Here it is this morning.

Strawberries and starter pots of sweet peas ready to go downstairs, pansies and herbs.

Sweet peas for the terrace, with their trellis, all ready to get going. The Sweets will only last until about the end of June, and then we just collect the seeds and replace the dying plants with marigolds and nasturtiums, which can be seeded now.

All the snap dragons are from seed last year. They lived quite uncaring through the winter ("winter") and started growing again in February. While they're amazingly robust growers, they're structurally incredibly fragile; just brushing by them carelessly will snap off the flower spikes. And I've learned that they don't like a small pot.

Neither do the morning glories. They did all right last year, producing lots of flowers, but they didn't get anything like as dense - and crucially, as shade-producing - as they did in the garden with similar light conditions. So no more small pots and little planters for them. I'll seed them in the back row of big pots and we'll see if there's a difference.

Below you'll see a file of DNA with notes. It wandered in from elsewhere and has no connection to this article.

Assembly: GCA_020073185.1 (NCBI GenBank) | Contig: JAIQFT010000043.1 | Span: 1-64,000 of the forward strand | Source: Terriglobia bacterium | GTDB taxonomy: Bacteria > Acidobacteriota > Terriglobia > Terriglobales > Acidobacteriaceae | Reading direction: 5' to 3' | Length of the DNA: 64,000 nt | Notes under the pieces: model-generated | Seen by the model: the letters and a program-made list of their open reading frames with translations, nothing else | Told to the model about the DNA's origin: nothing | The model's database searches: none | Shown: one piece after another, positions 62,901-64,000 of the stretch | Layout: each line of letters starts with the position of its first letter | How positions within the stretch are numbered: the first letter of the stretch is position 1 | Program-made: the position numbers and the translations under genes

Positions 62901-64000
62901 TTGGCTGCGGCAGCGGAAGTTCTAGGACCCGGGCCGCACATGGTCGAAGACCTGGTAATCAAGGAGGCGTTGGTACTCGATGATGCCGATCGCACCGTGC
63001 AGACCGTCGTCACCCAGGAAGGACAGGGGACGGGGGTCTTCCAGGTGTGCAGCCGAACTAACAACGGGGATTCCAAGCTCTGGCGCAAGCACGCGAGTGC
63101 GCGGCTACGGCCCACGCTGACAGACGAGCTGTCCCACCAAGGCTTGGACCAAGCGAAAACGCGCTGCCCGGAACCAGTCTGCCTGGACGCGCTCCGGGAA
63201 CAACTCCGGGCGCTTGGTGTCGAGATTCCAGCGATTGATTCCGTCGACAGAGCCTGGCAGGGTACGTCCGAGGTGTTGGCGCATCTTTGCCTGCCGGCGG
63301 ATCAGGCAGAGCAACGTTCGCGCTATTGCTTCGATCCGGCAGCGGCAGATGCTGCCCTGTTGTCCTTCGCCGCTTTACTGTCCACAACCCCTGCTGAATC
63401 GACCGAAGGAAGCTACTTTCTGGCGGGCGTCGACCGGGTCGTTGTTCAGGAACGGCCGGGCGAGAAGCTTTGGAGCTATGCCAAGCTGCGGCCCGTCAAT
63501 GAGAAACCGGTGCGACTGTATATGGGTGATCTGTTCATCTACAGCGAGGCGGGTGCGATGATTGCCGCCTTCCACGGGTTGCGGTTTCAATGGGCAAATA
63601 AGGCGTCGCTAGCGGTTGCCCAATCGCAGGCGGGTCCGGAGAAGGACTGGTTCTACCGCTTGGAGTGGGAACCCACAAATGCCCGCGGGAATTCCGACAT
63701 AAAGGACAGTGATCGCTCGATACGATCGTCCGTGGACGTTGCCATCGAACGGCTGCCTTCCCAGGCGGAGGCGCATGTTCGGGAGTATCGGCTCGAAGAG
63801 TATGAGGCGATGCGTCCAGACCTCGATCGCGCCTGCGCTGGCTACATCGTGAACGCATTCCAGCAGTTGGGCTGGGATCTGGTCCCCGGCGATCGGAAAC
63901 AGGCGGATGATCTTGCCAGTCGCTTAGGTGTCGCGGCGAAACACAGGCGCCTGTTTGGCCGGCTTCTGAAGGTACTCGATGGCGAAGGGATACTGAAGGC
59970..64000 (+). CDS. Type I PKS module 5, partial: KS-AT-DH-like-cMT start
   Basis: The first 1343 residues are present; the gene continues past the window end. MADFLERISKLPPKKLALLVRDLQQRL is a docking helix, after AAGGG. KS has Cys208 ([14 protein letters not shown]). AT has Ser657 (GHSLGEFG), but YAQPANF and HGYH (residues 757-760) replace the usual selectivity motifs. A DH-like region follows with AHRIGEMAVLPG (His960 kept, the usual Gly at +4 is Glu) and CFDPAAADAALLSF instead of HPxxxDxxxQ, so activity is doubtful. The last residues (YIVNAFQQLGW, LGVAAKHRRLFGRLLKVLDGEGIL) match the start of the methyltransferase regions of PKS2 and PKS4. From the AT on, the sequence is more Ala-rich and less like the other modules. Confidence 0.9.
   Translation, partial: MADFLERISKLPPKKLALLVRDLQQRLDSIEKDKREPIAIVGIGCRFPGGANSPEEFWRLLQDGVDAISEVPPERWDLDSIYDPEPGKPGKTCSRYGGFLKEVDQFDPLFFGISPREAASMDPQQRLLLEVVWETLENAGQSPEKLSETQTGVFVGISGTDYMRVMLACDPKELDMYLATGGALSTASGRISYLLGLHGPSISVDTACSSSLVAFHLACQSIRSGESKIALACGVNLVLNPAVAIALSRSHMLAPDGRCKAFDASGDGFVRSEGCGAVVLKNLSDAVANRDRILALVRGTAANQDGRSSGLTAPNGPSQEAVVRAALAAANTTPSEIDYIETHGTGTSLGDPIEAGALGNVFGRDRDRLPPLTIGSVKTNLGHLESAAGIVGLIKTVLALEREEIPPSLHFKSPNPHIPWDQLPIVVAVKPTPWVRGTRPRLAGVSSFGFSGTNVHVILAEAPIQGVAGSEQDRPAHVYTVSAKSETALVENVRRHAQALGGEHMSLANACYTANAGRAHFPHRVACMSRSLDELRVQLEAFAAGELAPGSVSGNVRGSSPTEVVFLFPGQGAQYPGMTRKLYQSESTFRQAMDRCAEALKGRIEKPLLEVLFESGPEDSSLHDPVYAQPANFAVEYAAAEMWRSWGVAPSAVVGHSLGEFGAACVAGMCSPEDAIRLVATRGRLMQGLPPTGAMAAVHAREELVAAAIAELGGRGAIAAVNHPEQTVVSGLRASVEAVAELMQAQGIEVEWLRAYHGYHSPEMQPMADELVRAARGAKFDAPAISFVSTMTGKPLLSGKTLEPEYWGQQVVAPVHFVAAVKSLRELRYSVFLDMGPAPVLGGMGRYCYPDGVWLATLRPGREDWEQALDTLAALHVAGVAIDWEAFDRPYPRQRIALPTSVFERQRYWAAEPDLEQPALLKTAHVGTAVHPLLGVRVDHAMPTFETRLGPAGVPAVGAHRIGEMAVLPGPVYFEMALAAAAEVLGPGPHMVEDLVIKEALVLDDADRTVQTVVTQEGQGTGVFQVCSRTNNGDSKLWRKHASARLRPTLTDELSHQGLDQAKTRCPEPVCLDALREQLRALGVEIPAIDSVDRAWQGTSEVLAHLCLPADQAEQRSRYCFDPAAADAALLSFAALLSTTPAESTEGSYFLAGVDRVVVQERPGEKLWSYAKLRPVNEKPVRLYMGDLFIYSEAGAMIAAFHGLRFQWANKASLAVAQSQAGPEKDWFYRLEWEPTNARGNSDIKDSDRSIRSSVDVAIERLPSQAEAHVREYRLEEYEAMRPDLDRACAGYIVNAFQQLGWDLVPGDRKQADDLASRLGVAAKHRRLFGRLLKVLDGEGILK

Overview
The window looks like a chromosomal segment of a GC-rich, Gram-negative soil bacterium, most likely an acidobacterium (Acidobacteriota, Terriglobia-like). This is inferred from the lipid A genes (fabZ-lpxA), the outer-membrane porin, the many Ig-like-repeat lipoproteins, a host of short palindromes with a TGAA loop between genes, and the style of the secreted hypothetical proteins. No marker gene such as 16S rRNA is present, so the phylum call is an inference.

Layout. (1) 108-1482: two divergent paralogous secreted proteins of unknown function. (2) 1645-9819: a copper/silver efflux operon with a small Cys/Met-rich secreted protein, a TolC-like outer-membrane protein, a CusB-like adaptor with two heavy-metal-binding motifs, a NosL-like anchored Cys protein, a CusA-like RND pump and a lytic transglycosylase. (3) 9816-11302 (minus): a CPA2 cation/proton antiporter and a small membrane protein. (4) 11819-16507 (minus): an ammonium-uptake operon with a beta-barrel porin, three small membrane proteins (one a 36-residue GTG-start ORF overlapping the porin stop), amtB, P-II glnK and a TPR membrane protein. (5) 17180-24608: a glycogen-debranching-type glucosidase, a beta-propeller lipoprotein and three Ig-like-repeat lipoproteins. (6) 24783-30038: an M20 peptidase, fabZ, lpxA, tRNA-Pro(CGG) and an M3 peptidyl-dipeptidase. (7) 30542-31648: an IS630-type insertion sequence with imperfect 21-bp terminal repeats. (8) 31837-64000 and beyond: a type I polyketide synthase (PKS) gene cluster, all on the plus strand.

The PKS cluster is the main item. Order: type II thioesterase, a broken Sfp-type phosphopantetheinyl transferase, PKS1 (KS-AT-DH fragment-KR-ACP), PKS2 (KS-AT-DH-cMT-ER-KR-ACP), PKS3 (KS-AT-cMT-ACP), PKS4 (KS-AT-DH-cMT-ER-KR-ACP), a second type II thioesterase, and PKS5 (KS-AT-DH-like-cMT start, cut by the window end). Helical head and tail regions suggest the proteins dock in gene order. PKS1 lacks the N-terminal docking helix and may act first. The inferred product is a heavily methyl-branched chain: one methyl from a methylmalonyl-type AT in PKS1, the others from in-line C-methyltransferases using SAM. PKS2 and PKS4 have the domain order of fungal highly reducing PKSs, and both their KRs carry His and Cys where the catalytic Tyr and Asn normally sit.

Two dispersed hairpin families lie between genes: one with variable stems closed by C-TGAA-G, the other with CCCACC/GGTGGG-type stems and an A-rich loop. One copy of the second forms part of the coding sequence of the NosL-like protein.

My last surviving rose from  Norcia. It nearly died, and didn't respond well to being pruned in the autumn of 2017. It barely made it through last summer, hardly producing any new growth and not even a bud. But this spring in early February it started putting out leaves, so I hope it's finally over the moving shock. The trellis is for the passion flower vine - also a survivor of the move - that needed a good deal more support last year.

Mad trellis-woman goes nuts! Quite a difference from the before pic.

Going to have to go cut some more canes before the grape vines start. The fort-building part of my brain has been working out how to build a proper grape pergola, and I think I've got it.

Need more sticks.



Maureen said...

I think this is quite beautiful! Enjoy!!

Anonymous said...